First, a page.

DOI: 10.1177/17449871231206916 ISSN: 1744-9871

Evaluation of the impact of redeployment during the COVID-19 pandemic: results from a multi-centre survey

Rachel M Taylor, Luke Hughes, Lorna A Fern, Julie Hogg, Anika Petrella
  • Research and Theory


The COVID-19 pandemic brought unprecedented upheaval for healthcare systems globally. Rapid changes in the way nurses were asked to work brought about many challenges, especially with the requirement for nurses to move into intensive care and high dependency areas to deliver care for the increasing number of critically ill patients.


The purpose of this evaluation was to assess the impact of these changes on nurses who were redeployed during the first acute phase of the pandemic and explore factors associated with burnout.


A redeployment survey, containing 42 items in four domains (preparation for redeployment, safety and support, perceived competence, reflections and emotional impact) was administered online to nurses who had been redeployed in two hospitals in England, one urban and one rural. Bivariate correlations and a multiple linear regression model were conducted to explore associations between perceptions of leadership, training, communication and feeling valued with levels of emotional exhaustion.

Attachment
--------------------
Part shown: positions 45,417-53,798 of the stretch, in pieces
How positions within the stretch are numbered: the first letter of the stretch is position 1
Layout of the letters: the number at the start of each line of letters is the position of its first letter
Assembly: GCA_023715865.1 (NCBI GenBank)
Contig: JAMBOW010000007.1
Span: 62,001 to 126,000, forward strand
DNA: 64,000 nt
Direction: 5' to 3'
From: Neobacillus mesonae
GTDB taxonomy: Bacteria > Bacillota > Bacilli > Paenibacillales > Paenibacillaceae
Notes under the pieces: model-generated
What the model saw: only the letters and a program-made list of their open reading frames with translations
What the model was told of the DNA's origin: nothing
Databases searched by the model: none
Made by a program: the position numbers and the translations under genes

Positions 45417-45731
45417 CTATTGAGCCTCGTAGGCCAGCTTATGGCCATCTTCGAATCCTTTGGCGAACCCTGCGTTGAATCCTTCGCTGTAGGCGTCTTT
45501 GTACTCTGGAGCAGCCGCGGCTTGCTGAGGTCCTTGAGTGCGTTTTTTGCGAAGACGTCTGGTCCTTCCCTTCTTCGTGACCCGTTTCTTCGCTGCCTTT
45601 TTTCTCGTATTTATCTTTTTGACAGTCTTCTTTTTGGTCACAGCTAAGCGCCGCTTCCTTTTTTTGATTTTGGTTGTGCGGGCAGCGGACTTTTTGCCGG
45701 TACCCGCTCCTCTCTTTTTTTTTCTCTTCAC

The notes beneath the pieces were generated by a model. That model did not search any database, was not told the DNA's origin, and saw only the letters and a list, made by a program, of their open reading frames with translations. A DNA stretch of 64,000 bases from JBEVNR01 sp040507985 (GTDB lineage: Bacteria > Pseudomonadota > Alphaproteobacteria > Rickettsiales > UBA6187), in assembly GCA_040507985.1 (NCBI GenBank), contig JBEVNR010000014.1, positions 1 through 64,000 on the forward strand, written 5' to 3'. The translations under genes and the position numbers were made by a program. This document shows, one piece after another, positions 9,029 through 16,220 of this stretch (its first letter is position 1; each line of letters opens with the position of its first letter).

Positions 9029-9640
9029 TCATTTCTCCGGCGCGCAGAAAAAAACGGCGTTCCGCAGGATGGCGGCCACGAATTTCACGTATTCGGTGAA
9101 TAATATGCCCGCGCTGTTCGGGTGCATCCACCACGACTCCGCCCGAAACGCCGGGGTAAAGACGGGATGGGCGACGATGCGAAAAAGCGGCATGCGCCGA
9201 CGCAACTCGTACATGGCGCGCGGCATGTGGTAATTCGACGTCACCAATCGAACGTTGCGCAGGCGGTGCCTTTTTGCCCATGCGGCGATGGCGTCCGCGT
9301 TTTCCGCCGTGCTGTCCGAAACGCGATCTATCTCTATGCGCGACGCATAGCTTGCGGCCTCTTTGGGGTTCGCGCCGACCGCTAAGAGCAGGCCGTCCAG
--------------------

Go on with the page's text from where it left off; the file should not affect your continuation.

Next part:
Valid responses were received from 240/618 (39%) nurses. The majority of respondents felt it was their duty to work where they were asked (79%), were prepared to work where needed (72%) and were consulted on changes to their working hours (55%). However, nurses were nervous about the new role (75%) and felt they had a lack of choice regarding redeployment (66%) and the way it was implemented (50%). Multiple regression analysis showed that lack of training (β = 0.18) and feeling undervalued (β = 0.48) was positively associated with emotional exhaustion, which accounted for 38% of the variance among redeployed nurses.


To mitigate the risk of nurses developing burnout as a result of redeployment, there is a need for training to upskill them so they feel competent in doing the changed role. Additionally, nursing leadership needs to support nurses feeling valued as individuals in their role.

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